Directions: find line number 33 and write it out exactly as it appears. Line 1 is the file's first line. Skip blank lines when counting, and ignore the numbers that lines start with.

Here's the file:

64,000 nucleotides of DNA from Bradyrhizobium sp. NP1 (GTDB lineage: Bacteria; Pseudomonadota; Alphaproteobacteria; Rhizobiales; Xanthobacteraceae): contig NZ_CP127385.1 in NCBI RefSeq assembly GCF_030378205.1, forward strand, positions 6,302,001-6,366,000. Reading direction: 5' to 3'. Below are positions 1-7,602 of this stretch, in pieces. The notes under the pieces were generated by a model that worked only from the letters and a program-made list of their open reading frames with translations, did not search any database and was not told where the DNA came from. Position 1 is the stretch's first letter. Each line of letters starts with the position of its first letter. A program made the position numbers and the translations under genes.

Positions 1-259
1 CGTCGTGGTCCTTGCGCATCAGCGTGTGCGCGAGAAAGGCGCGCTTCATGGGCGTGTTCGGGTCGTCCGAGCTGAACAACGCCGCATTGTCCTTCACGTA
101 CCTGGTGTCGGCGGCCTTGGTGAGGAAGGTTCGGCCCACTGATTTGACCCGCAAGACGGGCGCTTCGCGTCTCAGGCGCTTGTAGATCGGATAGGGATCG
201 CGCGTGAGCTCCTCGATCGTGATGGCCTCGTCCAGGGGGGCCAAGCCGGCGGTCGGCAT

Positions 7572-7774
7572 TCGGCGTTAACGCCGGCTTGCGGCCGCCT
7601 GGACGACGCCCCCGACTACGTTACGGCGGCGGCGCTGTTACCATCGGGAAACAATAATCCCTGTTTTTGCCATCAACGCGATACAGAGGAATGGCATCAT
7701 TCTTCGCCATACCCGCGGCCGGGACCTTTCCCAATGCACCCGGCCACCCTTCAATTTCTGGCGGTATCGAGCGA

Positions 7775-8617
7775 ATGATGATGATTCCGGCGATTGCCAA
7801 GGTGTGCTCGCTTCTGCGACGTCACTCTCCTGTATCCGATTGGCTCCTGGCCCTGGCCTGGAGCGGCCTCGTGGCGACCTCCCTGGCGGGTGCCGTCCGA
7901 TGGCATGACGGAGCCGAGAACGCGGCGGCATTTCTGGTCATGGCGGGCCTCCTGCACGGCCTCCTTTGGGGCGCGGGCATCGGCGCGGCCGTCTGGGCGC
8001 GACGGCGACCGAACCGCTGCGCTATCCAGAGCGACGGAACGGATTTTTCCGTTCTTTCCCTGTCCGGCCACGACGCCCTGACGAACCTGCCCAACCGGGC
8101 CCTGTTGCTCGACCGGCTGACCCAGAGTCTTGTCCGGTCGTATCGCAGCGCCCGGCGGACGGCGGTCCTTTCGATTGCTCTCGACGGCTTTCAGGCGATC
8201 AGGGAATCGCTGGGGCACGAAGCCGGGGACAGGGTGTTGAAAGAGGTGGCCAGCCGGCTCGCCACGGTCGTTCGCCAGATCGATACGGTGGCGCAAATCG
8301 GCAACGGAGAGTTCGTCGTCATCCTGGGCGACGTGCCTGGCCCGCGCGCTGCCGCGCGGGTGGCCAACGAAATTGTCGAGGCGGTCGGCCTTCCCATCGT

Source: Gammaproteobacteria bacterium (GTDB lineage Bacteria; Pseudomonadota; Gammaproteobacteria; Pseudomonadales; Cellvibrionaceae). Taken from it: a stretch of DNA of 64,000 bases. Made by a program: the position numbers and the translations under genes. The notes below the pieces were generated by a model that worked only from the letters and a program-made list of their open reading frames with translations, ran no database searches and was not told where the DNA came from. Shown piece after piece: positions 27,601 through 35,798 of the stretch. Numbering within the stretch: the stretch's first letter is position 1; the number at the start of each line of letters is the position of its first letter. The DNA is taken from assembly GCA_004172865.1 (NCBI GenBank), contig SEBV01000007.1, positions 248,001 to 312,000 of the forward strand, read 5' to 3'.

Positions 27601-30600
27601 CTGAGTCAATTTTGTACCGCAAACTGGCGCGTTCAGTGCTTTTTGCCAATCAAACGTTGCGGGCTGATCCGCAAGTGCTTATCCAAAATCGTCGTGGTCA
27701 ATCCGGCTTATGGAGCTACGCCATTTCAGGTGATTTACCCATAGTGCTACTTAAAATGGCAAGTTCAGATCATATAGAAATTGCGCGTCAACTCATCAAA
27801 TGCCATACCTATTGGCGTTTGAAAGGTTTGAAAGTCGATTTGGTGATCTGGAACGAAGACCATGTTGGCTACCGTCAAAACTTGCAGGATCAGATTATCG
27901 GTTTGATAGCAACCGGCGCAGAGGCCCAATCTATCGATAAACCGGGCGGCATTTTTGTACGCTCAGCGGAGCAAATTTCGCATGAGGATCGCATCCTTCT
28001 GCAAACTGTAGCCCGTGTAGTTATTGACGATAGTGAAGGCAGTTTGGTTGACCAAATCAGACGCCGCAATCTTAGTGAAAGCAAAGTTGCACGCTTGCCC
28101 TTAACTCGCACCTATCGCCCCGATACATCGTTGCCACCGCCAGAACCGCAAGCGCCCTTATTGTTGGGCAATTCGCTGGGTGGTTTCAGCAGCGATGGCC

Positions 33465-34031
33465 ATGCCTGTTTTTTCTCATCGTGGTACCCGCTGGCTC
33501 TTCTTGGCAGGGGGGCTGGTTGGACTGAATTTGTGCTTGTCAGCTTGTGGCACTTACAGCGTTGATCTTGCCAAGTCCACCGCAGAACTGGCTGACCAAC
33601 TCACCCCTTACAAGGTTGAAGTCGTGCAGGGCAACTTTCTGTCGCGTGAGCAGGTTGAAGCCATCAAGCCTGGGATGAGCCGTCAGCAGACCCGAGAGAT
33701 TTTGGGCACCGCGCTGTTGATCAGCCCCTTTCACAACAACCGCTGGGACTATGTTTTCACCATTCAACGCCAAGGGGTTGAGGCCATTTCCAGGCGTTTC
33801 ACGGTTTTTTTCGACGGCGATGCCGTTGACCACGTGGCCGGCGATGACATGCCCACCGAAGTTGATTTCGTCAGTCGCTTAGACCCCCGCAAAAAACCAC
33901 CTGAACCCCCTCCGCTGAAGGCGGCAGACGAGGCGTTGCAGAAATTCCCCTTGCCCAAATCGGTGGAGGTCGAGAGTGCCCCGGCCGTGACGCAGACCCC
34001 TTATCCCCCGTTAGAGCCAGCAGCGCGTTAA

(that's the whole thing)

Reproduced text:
34001 TTATCCCCCGTTAGAGCCAGCAGCGCGTTAA